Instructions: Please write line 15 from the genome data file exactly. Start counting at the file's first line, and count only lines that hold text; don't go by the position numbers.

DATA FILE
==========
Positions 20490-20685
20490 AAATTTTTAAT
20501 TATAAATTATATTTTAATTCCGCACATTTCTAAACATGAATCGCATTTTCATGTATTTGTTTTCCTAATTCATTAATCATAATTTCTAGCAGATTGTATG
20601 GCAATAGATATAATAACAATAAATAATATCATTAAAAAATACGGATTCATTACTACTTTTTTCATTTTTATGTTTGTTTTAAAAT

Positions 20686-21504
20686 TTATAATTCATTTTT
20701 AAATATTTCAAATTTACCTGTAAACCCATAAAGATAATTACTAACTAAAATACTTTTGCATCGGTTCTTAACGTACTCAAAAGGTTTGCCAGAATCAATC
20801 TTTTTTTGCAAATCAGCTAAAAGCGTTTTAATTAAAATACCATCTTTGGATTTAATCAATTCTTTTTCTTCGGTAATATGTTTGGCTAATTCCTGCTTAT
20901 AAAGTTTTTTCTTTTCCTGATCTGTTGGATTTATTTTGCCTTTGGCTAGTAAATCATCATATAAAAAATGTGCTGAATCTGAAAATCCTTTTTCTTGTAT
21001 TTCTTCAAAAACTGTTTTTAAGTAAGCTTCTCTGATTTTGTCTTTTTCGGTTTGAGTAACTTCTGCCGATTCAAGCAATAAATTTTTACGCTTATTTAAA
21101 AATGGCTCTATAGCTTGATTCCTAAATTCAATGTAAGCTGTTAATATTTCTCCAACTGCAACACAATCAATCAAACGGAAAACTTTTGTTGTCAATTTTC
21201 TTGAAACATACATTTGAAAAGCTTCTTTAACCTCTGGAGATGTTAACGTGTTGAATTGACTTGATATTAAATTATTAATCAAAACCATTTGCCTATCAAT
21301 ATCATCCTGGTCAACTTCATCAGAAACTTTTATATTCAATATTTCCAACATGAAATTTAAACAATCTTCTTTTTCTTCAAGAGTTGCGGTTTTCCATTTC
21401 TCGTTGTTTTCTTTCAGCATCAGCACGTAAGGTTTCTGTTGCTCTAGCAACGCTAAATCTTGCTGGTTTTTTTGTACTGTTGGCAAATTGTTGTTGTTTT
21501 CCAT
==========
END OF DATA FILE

21501 CCAT